Table 1. Projects included in the survey.

Project Location Summary
Tongass Wide Young Growth Studies Alaska 4-yr, $7M federally led project to study the effect of stand thinning to encourage deer forage at stem-exclusion stage; four trials, 20 replicates; strengthened by high level of trust among members in different state agencies; high public visibility
Fort Valley Ecosystem Restoration Project: Arizona 7-yr, $1M, 3000-ha NGO-led study to restore forest health and fire-resistant stand structures at the urban interface; seven thinning trials with replication; restoration goals achieved through stakeholder workshops; decisions require unanimous agreement among 24 partner organizations; challenge of finding commercial market for biomass
McCully Creek Watershed British
4-yr, $25,000, 25,000-ha provincially led project to study stand and watershed response under alternative thinning and small-area harvest entries; motivated by an economic and environmental “crisis of change”; challenge of maintaining momentum during staff turnover and sequence of single-year funding
Forest Grassland Study British
Industry-led project to control forest encroachment of grasslands; planned as stand-scale multi-year trials; challenge of not providing operational results in 1–2 years; perception of high cost and company purchase in industry consolidation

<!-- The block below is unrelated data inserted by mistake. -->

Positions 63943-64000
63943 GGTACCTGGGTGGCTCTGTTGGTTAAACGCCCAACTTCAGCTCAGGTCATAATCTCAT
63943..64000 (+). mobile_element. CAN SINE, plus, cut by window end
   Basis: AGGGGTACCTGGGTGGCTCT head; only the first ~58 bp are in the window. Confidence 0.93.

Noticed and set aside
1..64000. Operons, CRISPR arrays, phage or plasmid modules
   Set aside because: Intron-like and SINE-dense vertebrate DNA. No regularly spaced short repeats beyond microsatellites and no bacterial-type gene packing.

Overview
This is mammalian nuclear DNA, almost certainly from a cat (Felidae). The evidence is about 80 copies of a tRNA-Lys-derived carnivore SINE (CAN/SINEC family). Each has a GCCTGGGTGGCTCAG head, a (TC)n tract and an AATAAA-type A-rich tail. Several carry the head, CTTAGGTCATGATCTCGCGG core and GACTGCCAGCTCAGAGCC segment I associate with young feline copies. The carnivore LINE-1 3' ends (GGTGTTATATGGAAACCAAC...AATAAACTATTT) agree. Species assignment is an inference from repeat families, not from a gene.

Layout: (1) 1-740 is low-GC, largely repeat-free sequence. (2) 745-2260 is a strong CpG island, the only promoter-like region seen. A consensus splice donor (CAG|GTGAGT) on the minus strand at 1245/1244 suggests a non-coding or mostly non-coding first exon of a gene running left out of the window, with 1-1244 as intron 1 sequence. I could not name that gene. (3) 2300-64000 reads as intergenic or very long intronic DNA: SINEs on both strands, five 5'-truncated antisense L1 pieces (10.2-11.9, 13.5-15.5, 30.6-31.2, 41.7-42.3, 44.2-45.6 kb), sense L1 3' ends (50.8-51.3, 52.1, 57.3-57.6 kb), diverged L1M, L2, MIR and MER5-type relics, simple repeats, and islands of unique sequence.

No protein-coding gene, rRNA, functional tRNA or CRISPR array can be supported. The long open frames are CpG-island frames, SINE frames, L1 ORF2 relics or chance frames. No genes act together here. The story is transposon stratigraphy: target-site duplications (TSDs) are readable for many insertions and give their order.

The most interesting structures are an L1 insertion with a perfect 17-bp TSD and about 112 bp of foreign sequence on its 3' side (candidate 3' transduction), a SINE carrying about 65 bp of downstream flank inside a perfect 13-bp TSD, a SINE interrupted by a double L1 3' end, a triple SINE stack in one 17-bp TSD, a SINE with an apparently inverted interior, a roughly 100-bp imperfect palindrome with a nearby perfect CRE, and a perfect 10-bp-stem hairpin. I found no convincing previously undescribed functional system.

Adaptive Management of Pine–Lichen Woodlands British
6-yr, $188,000,1000-ha industry-led project thinning to discover silvicultural ways to enhance lichen for mountain caribou following harvest; nine trials, three replicates at stand scale; motivated by desire to avoid land-use conflict; challenge of administrative centralization
Coast Forest Strategy British
6-yr, $3.8M, 800,000-ha industry-led variable retention harvesting and landscape zoning to maintain biodiversity; nine trials at stand and watershed scale motivated by ecological and aesthetic impact of clearcut; good cooperation among government, staff; including training and information sharing between companies; independent peer-review panel; key outcome: do a few things well, not many things poorly
Donna Creek AM Trial British
15-yr, $250,000, 6000-ha province–industry partnership study to maintain snags and bird habitat; three replicated stand-level trials; strengthened by consistent funding; would be improved by additional replication, better spatial separation, and configuration of trials
Ospika Mountain Goat AM Trial British
7-yr, $1.1M province–industry partnership to determine whether goat migration is influenced by cut blocks at watershed scale; challenge of small goat population sample, interactions/negotiation among forest licensees to design experimental cut blocks
Almanor Forest Group Selection Harvesting California 38,000-ha industry-led study of small openings to encourage natural regeneration of high-value pine
Ponderosa Pine Forest Partnership Colorado 11-yr, $38,000, 4000-ha federally led project to restore normal ecosystem; trials involve group thinning and prescribed burn, motivated by need to restore ecosystem with natural range of variation in stand structure; challenge of finding market for small-dimension wood, expertise in prescribed burn; approaches shifted from academic–rigorous to pragmatic–less rigorous over time.